Difference between revisions of "Phil Bendle Collection:Xanthium spinosum (Bathurst burr)"
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Revision as of 13:36, 31 July 2019
Species: X. spinosum
Binomial name: Xanthium spinosum
Synonyms: Xanthium spinosum var. ambrosioides, Xanthium spinosum var. heterocephalum, Xanthium spinosum var. inermeBe
Common names: Bathurst burr, Spiny cocklebur, Prickly burweed,
Xanthium spinosum is a species of flowering plant in the aster family. It is known worldwide as a noxious weed of pastures, croplands, waterways, grasslands, waste areas, roadsides and disturbed sites. It is native to parts of South America. In New Zealand, it is found growing in fertile soils of the northern and eastern areas of the North Island. It is found in only a few scattered areas in the South Island.
Xanthium spinosum is an erect, much branched annual herb producing a slender stem up to 1-2 metre tall. It is lined at intervals with very long, sharp, straight, yellowish spines which may exceed three centimetres in length and may divide into two or three separate spines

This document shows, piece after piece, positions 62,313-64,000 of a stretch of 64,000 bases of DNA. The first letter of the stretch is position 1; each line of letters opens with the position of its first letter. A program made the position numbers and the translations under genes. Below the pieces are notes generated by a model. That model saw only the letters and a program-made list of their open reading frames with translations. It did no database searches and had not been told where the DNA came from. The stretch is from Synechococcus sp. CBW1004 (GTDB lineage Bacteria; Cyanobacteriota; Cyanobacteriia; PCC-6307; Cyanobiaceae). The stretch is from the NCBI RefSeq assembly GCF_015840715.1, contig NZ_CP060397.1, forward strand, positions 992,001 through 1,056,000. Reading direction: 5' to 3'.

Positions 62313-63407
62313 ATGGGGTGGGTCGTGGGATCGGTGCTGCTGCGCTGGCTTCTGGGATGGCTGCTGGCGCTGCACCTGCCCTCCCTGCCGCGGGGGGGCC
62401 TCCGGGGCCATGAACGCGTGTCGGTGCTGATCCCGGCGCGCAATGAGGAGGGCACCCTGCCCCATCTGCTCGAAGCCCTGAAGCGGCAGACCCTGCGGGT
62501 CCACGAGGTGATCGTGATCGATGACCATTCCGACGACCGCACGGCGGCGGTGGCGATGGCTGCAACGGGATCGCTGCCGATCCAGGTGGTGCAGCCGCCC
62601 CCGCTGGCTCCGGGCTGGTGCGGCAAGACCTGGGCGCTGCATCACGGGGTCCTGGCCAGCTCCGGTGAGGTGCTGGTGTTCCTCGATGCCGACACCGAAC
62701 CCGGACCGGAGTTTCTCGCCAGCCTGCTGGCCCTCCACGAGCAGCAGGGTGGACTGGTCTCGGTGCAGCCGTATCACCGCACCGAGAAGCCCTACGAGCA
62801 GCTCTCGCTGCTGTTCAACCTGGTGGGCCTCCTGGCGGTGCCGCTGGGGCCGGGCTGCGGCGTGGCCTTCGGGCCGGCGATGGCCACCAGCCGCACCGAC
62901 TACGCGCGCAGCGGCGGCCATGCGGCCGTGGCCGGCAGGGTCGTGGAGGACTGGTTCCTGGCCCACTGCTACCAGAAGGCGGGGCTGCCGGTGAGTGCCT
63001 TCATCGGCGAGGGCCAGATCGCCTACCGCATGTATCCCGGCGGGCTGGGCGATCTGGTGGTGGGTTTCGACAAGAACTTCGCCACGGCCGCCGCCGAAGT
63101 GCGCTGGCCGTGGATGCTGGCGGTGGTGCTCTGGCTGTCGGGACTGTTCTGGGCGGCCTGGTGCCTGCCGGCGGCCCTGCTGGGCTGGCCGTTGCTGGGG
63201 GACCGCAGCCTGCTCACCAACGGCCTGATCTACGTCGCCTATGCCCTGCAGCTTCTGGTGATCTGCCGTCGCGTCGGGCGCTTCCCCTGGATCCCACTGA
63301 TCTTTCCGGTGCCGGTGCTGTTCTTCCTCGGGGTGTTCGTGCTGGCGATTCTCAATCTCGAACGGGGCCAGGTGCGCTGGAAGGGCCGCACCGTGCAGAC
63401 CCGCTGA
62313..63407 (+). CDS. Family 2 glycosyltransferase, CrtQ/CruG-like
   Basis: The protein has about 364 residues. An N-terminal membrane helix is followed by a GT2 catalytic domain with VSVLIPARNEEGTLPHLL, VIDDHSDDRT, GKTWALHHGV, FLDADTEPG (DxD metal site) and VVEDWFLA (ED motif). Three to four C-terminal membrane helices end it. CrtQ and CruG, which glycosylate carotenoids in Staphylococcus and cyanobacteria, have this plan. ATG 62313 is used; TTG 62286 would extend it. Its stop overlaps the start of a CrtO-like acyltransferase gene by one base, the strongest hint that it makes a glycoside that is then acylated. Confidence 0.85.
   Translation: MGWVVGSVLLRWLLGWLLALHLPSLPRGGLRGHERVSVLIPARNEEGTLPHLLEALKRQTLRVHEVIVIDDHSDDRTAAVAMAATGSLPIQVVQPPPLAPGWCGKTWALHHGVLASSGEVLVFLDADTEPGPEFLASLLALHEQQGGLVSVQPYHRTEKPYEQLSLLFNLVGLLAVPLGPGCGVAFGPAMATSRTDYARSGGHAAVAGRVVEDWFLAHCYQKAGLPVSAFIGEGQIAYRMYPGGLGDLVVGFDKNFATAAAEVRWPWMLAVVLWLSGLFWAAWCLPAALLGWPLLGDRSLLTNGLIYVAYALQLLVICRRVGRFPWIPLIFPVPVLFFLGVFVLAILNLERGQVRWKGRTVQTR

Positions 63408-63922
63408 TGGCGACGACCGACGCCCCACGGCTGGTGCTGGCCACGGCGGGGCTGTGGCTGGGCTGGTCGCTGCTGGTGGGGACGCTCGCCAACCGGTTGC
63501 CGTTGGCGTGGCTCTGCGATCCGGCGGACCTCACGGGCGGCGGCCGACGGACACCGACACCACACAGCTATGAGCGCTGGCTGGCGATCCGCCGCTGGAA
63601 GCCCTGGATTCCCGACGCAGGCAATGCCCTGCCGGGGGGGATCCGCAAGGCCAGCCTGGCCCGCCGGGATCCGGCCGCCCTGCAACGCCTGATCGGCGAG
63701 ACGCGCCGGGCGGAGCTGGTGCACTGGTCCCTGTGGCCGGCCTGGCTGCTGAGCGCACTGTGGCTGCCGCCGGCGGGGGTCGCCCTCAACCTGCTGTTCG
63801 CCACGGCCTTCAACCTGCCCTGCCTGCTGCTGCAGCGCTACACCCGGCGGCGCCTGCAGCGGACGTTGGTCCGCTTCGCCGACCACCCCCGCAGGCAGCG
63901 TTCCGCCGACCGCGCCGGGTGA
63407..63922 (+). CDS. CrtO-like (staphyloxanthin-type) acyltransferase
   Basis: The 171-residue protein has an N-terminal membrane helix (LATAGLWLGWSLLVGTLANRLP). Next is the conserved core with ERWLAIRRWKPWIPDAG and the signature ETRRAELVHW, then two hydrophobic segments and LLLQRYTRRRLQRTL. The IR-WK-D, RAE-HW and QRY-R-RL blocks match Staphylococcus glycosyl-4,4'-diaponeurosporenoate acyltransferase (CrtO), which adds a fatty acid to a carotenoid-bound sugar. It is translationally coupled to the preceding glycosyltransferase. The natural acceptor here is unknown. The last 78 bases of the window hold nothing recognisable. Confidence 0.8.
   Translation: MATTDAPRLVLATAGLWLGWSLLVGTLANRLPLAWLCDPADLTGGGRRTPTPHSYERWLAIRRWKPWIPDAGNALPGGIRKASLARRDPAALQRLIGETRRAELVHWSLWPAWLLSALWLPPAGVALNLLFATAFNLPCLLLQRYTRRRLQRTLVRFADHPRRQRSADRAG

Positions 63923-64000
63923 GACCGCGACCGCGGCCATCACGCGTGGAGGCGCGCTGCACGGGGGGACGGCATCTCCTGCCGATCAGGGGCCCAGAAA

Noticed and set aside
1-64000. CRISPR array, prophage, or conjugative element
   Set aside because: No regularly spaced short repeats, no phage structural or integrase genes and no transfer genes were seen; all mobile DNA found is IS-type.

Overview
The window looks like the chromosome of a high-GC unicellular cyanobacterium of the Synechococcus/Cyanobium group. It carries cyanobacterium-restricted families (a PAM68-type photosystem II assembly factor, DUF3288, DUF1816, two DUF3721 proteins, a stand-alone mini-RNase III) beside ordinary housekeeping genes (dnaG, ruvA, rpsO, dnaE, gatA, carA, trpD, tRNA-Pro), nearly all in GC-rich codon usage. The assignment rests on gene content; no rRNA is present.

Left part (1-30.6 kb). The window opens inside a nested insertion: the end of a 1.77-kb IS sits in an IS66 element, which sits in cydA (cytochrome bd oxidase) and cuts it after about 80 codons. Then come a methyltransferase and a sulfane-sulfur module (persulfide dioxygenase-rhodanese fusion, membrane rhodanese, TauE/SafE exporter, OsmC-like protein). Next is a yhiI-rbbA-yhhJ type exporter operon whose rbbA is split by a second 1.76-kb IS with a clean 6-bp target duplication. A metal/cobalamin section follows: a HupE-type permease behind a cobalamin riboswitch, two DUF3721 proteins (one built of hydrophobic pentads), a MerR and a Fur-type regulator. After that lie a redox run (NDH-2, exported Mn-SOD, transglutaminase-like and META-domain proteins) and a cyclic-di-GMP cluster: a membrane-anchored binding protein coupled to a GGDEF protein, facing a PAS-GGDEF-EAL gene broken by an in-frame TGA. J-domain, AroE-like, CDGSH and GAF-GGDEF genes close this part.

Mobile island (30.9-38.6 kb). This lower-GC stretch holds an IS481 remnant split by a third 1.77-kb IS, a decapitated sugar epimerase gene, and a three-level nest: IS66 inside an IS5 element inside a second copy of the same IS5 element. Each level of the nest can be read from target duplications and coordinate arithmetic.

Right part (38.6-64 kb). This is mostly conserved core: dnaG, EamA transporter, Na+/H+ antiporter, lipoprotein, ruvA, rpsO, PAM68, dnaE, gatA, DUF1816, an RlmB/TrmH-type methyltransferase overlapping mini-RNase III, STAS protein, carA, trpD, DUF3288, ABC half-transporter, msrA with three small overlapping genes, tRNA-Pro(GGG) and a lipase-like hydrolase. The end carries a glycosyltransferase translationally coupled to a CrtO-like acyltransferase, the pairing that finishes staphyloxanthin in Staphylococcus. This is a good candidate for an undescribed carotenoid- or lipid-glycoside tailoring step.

The alternately arranged leaves (>12 cm long and >30 mm wide) and are borne on stalks (petioles) up to 30 mm long. The lower leaves are usually irregularly three-lobed, or occasionally with five lobes, with the middle lobe much larger than the others. However, on upper leaves the side lobes may be insignificant or absent, thereby giving the leaf blade an elongated (lanceolate) shape. The leaf upper surfaces are dark green and shiny with prominent whitish-coloured veins, while their undersides are pale green or whitish in colour with a dense covering of downy hairs.
The plant produces small, creamy green male and female flower heads in December, January, February, March, April. The female heads developing into burs one or 1.5 centimetres long and covered in thin spines. The burs contain two seeds, one which germinates the first year, and the second the next year. The spiny burs are easily dispersed to new areas when they become attached to animals, clothing and vehicles, and objects, or float along watercourses, or in contaminated agricultural produce. Plants die off in early winter after producing burs.
Bur damage to sheep's wool reduces its value and they also break shearing combs. The plant’s spines damage the feet of stock. The plants, especially new seedlings, are toxic to livestock.
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